Partnering for Impact
Chapter 380 Agreements Offer Sales Tax Incentives for Commercial and Retail Projects
Built in 1896 by architect J. Riely Gordon, the Gonzales County Courthouse exemplifies Romanesque Revival style. It was constructed of red brick and concrete blocks for $64,450. The structure is in the form of a Greek cross and features arches, turrets, balconies and a clock tower. The building was added to the National Register of Historic Places in 1972. For more information, contact the Gonzales Chamber of Commerce and Agriculture at (830) 672-6532.
The Comptroller’s office empowers local governments and communities with the information and tools they need to encourage, create and support economic development and jobs for Texans. Look for our special “Partnering for Impact” section each month, featuring timely, important information, news and tips for local governments and economic development corporations.
A number of Texas cities have used sales tax incentives authorized under Chapter 380 of the Local Government Code to develop commercial and retail projects. These Chapter 380 Agreements allow a city to attract development by refunding a portion of the sales tax the project generates back to the developer under a long-term contract. These agreements are win-win for the developer and the city. The developer receives assistance to make the project viable, and the city benefits from growth in sales tax revenue, property taxes and new jobs.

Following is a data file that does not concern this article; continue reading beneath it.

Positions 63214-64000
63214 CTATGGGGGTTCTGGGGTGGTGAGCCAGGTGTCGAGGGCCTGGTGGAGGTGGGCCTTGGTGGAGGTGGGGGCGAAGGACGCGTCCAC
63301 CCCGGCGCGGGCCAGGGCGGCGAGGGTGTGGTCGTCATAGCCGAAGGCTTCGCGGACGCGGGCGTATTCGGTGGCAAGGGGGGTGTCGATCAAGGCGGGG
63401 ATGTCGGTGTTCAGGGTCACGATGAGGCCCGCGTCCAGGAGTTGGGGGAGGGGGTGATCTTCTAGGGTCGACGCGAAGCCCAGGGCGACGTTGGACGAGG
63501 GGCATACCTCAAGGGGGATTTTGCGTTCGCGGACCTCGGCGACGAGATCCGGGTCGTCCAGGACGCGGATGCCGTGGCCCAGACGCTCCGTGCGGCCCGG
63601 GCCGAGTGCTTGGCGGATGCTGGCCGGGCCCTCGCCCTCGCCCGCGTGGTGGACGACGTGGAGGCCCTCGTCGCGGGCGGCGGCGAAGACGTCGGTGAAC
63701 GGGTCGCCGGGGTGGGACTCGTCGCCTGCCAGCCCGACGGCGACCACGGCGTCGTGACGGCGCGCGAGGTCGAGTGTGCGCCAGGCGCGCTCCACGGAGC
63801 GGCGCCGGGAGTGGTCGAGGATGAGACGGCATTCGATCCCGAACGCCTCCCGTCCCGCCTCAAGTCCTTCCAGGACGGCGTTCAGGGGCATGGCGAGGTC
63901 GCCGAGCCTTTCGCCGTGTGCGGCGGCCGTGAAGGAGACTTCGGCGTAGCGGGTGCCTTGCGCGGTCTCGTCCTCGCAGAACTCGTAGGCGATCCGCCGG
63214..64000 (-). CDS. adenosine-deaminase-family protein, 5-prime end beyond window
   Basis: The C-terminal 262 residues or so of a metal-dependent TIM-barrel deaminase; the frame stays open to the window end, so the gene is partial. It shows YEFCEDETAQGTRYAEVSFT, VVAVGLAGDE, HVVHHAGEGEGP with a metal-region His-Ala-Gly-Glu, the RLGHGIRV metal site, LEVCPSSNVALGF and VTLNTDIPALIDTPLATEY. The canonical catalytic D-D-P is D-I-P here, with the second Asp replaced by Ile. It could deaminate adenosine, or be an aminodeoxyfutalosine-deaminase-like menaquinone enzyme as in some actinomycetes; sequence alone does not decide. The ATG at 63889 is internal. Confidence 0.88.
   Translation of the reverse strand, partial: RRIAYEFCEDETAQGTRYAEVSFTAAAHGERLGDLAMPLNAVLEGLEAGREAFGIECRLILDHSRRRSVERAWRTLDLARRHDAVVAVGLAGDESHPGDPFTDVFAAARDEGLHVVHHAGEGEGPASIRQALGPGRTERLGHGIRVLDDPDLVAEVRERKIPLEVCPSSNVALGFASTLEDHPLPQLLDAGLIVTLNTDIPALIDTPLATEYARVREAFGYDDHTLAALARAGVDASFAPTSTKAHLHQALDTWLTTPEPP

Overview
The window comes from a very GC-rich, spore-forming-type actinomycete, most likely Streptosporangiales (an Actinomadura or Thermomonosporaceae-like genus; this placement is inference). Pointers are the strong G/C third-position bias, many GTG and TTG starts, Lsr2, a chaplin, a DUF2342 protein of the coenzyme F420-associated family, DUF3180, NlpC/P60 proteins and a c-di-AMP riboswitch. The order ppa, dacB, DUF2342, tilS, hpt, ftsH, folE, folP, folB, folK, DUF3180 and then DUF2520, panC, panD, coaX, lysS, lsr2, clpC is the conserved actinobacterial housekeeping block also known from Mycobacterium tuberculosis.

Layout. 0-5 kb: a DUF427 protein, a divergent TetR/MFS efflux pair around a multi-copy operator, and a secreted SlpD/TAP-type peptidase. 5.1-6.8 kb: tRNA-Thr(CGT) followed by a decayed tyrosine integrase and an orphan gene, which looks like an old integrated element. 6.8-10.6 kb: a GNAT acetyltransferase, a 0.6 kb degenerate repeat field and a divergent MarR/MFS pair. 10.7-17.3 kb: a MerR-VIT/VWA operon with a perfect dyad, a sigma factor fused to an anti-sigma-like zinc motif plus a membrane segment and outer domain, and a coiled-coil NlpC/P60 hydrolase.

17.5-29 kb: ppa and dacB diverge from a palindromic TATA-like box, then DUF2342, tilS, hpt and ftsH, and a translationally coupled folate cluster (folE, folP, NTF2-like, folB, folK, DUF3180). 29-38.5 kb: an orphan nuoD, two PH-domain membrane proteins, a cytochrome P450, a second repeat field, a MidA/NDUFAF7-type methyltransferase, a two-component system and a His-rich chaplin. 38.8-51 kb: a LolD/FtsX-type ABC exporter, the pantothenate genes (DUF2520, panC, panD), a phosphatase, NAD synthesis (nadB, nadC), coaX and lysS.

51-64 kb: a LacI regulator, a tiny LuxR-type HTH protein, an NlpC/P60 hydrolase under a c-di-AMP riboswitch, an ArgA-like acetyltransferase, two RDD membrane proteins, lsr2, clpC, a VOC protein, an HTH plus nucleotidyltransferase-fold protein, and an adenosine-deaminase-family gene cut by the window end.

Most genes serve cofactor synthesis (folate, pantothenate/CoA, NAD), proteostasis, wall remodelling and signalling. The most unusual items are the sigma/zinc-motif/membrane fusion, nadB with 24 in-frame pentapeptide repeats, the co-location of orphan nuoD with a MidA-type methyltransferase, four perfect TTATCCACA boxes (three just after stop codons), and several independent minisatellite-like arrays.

Communities should consider the following guidelines concerning Chapter 380 Agreements:
- Cities should place a limit on both the percentage of sales tax granted to the developer and the total amount of the grant. For example, the grant could be limited to a portion of the sales tax generated by the development, up to $1 million.
- The agreement should have a termination date depending in part on the developer’s total investment.
- Milestones and deadlines should be included in the agreement to ensure that the developer completes the project according to the city’s expectations. The city should include terms by which the developer could be considered out of compliance or in default of the agreement – and consider possible penalties such as reductions in the sales tax incentive.
- The city should consider including terms in the contract to remedy adverse impacts caused by the development, such as increased traffic and increased demand for law enforcement and utilities.
- Payment of grants under the agreement should be based on the net sales tax allocation, after adjustments and fees, and not due to the developer until the city receives the funds from the Comptroller.
These guidelines can help communities tap the benefits of Chapter 380 Agreements and avoid buyers’ remorse. For more information, visit the Comptroller’s Local Government Assistance Web site or call (800) 531-5441, ext. 3-4679.